Friday, March 23, 2012

Book Review: "Voltaire's Calligrapher"

Pablo De Santis' Voltaire's Calligrapher (Harper Perennial, 2010) reminded me a bit of some of Voltaire's stories (which is, I hope, what De Santis intended). The title character, young Dalessius, tells the story of how he came to be employed by Voltaire - as calligrapher, but also charged with much graver tasks as the great philosophe faces off against the anti-Enlightenment forces strongly aligned against him.

De Santis' writing makes for good reading out loud, with its long, luscious descriptions of the calligrapher's craft, of bookstores and auctions, of strange characters who we may meet only briefly but whom I found myself thinking about long after I'd closed the book for the night. The plot meanders about, filled with twists and turns and dead ends, and the reader has no choice but to follow along, enjoying the journey.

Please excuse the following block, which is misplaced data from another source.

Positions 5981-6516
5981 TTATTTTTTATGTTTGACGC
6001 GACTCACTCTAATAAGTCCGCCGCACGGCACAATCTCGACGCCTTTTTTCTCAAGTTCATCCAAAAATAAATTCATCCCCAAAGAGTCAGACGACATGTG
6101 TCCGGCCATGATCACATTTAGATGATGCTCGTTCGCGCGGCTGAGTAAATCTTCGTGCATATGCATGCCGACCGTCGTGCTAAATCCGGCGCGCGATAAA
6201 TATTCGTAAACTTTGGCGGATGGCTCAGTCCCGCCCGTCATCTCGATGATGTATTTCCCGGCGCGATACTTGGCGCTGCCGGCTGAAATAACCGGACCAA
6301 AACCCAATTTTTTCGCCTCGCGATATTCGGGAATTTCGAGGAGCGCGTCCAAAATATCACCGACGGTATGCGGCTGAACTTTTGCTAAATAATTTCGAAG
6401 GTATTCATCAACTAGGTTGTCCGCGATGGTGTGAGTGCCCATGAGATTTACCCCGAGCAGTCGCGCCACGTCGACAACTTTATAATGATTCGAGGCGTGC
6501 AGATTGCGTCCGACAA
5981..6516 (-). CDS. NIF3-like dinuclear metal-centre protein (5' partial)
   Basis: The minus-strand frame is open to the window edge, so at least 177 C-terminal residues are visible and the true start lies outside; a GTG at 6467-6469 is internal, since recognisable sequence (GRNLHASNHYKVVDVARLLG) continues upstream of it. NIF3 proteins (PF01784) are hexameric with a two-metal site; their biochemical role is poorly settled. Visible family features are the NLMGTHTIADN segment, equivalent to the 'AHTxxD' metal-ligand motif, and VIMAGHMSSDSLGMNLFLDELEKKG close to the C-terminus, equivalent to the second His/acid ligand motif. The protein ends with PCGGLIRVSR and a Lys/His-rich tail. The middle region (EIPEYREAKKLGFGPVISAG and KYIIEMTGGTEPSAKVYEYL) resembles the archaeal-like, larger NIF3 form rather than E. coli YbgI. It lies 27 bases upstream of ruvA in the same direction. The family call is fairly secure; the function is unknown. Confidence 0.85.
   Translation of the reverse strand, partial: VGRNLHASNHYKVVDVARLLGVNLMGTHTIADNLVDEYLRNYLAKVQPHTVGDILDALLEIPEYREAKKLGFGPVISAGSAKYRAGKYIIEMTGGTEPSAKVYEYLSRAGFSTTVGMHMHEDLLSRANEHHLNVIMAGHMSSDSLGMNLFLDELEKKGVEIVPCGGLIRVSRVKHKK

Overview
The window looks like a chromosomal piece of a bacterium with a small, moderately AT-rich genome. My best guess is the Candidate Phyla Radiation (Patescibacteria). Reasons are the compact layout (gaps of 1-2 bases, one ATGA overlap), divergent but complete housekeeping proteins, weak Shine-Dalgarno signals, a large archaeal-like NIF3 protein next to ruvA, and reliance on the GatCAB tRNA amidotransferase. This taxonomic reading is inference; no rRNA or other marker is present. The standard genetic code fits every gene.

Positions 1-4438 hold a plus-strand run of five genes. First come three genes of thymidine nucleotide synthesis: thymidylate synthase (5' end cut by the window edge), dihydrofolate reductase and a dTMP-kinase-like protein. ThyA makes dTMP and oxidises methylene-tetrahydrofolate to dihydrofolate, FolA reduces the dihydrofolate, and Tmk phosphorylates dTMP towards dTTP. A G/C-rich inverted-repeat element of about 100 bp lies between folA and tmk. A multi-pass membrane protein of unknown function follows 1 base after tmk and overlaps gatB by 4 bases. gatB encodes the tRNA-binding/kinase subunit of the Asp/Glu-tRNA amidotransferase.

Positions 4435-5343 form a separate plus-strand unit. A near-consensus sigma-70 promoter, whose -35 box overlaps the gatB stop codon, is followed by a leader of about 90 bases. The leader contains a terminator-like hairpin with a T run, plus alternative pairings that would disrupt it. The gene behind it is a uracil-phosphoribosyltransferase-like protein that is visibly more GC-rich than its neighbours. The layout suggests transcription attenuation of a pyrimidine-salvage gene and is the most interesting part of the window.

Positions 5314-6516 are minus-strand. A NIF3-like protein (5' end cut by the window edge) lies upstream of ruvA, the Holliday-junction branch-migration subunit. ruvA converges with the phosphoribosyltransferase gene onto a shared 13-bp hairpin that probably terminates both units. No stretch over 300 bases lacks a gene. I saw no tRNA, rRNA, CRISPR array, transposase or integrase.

A short book, at under 150 pages, but one which rewards a close, lingering read. There's a tremendous amount of material hidden in each careful word.

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